Cops can't make you give them your smartphone password -- but they can compel you to slap your finger onto your Apple Touch ID device to unlock it, a Virginia court ruled Thursday.
It's an odd sort of loophole: The Fifth Amendment protects you from offering knowledge that could incriminate yourself, meaning you don't have to tell a cop your phone's password if he or she asks you for it. But you can be required to turn over physical evidence or DNA information. In the Virginia case, the judge ruled that a fingerprint is considered a physical object -- and police are allowed to force you to give it to them.
Apple's Touch ID lets you unlock your iPhone or iPad with your fingerprint, saving you the trouble of typing in a password. The feature made its debut last year and is available on the iPhone 5S, iPhone 6 and 6 Plus, iPad Air 2, and iPad Mini 3.
The ruling by Virginia Beach Circuit Court Judge Steven Frucci is linked to the case of David Baust, an emergency medical services captain who was charged in February with attempting to strangle his girlfriend. Prosecutors wanted to access video on Baust's locked phone, the Virginian-Pilot reported.
The Touch ID case is not as binding as a Supreme Court ruling, but it sets a precedent that other cases can draw on, Mashable noted. According to the Virginian-Pilot, it's unclear how the ruling will impact Baust's case. If his phone is protected by Touch ID, prosecutors could access it using Frucci's ruling. If the phone is protected by a passcode or both a passcode and Touch ID, they can't.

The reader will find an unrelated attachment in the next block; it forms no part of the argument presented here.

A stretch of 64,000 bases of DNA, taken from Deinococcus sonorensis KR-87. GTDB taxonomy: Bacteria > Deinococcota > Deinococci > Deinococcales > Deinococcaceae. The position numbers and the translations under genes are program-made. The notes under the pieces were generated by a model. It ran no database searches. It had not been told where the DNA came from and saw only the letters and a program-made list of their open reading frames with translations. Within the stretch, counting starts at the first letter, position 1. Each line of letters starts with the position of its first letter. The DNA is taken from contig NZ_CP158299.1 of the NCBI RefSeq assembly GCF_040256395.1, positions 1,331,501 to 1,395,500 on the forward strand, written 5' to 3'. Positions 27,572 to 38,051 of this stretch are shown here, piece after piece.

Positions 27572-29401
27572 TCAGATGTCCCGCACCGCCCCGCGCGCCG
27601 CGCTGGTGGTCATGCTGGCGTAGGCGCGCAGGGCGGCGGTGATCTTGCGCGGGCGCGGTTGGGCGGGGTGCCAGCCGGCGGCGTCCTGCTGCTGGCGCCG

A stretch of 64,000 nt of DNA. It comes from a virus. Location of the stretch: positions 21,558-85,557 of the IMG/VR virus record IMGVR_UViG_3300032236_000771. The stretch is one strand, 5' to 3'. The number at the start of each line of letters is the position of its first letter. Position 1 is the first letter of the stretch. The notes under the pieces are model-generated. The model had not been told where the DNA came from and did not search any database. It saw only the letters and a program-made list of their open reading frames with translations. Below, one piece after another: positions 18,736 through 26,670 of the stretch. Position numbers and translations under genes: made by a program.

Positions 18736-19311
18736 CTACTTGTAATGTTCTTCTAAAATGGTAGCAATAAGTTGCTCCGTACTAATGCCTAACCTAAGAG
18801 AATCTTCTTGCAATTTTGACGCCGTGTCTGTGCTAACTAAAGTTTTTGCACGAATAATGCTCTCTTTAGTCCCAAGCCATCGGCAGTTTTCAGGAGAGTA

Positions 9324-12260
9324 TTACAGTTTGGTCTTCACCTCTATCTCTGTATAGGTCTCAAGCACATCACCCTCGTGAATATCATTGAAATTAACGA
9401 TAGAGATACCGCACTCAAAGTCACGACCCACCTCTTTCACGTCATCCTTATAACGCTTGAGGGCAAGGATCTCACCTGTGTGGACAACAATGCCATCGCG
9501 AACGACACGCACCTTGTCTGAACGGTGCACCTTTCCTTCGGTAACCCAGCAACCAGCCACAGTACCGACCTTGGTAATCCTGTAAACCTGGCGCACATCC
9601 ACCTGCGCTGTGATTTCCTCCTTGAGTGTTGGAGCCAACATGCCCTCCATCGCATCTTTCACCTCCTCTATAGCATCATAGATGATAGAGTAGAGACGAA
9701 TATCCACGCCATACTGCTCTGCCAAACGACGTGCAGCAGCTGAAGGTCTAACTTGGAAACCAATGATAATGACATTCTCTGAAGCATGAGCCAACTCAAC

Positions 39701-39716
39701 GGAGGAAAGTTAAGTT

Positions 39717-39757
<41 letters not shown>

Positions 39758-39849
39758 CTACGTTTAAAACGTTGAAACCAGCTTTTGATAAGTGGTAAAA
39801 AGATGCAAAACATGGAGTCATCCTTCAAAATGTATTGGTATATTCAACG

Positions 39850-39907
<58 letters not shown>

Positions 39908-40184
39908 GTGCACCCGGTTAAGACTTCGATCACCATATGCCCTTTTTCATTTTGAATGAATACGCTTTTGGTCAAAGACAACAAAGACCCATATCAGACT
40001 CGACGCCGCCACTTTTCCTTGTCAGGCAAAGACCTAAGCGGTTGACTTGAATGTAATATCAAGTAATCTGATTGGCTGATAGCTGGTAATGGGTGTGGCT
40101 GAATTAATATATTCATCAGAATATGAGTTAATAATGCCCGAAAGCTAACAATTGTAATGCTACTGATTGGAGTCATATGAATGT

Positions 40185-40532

"We can't invoke the privilege against self-incrimination to prevent the government from collecting biometrics like fingerprints, DNA samples, or voice exemplars," Hofmann wrote.
One workaround to this issue could be to just turn off your phone if cops approach. In that case, you'd have to enter your four-digit pin when you turn it back on, even if you use Touch ID.
Apple recently came under fire from the FBI for expanding data encryption that makes it harder for law enforcement to access information about people using their devices. In this case, it seems the company may not have made things hard enough.